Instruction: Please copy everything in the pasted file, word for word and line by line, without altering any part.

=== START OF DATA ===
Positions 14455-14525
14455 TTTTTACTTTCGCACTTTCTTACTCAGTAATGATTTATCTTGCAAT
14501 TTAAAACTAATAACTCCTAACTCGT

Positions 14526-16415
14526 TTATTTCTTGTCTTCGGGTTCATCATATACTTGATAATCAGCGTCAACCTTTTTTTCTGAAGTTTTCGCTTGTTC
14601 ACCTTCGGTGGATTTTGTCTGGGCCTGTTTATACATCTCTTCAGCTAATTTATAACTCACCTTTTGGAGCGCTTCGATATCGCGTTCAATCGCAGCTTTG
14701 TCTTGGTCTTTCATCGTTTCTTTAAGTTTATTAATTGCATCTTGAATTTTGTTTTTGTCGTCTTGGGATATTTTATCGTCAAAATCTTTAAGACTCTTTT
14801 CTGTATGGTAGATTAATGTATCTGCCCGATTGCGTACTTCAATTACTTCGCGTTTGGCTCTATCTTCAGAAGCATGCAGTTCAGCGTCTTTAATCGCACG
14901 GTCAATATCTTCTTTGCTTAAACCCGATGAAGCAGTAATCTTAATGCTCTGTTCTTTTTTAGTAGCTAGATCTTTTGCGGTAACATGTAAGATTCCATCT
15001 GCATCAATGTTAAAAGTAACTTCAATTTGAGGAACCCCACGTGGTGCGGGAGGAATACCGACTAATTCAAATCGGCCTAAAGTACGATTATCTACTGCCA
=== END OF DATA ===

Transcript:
Positions 14455-14525
14455 TTTTTACTTTCGCACTTTCTTACTCAGTAATGATTTATCTTGCAAT
14501 TTAAAACTAATAACTCCTAACTCGT

Positions 14526-16415
14526 TTATTTCTTGTCTTCGGGTTCATCATATACTTGATAATCAGCGTCAACCTTTTTTTCTGAAGTTTTCGCTTGTTC
14601 ACCTTCGGTGGATTTTGTCTGGGCCTGTTTATACATCTCTTCAGCTAATTTATAACTCACCTTTTGGAGCGCTTCGATATCGCGTTCAATCGCAGCTTTG
14701 TCTTGGTCTTTCATCGTTTCTTTAAGTTTATTAATTGCATCTTGAATTTTGTTTTTGTCGTCTTGGGATATTTTATCGTCAAAATCTTTAAGACTCTTTT
14801 CTGTATGGTAGATTAATGTATCTGCCCGATTGCGTACTTCAATTACTTCGCGTTTGGCTCTATCTTCAGAAGCATGCAGTTCAGCGTCTTTAATCGCACG
14901 GTCAATATCTTCTTTGCTTAAACCCGATGAAGCAGTAATCTTAATGCTCTGTTCTTTTTTAGTAGCTAGATCTTTTGCGGTAACATGTAAGATTCCATCT
15001 GCATCAATGTTAAAAGTAACTTCAATTTGAGGAACCCCACGTGGTGCGGGAGGAATACCGACTAATTCAAATCGGCCTAAAGTACGATTATCTACTGCCA